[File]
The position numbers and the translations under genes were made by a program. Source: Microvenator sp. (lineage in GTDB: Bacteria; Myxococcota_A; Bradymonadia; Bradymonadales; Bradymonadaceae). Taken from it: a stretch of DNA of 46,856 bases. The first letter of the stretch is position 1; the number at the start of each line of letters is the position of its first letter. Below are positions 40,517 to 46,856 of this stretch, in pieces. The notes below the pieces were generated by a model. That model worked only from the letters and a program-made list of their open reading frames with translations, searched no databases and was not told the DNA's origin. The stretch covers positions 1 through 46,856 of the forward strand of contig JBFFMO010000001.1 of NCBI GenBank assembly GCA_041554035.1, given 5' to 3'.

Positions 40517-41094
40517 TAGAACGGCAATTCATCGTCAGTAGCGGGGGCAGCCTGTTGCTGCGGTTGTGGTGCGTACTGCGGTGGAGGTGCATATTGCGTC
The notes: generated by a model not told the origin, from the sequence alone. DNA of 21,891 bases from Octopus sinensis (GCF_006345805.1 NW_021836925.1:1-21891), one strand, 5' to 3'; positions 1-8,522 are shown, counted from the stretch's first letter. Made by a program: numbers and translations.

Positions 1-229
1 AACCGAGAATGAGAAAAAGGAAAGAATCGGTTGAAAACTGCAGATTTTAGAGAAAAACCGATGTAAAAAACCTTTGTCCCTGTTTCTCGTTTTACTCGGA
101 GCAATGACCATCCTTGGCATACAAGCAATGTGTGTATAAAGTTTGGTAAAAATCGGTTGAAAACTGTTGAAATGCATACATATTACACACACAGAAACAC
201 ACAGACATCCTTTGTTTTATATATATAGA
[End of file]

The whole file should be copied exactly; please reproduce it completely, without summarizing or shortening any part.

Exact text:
The position numbers and the translations under genes were made by a program. Source: Microvenator sp. (lineage in GTDB: Bacteria; Myxococcota_A; Bradymonadia; Bradymonadales; Bradymonadaceae). Taken from it: a stretch of DNA of 46,856 bases. The first letter of the stretch is position 1; the number at the start of each line of letters is the position of its first letter. Below are positions 40,517 to 46,856 of this stretch, in pieces. The notes below the pieces were generated by a model. That model worked only from the letters and a program-made list of their open reading frames with translations, searched no databases and was not told the DNA's origin. The stretch covers positions 1 through 46,856 of the forward strand of contig JBFFMO010000001.1 of NCBI GenBank assembly GCA_041554035.1, given 5' to 3'.

Positions 40517-41094
40517 TAGAACGGCAATTCATCGTCAGTAGCGGGGGCAGCCTGTTGCTGCGGTTGTGGTGCGTACTGCGGTGGAGGTGCATATTGCGTC
The notes: generated by a model not told the origin, from the sequence alone. DNA of 21,891 bases from Octopus sinensis (GCF_006345805.1 NW_021836925.1:1-21891), one strand, 5' to 3'; positions 1-8,522 are shown, counted from the stretch's first letter. Made by a program: numbers and translations.

Positions 1-229
1 AACCGAGAATGAGAAAAAGGAAAGAATCGGTTGAAAACTGCAGATTTTAGAGAAAAACCGATGTAAAAAACCTTTGTCCCTGTTTCTCGTTTTACTCGGA
101 GCAATGACCATCCTTGGCATACAAGCAATGTGTGTATAAAGTTTGGTAAAAATCGGTTGAAAACTGTTGAAATGCATACATATTACACACACAGAAACAC
201 ACAGACATCCTTTGTTTTATATATATAGA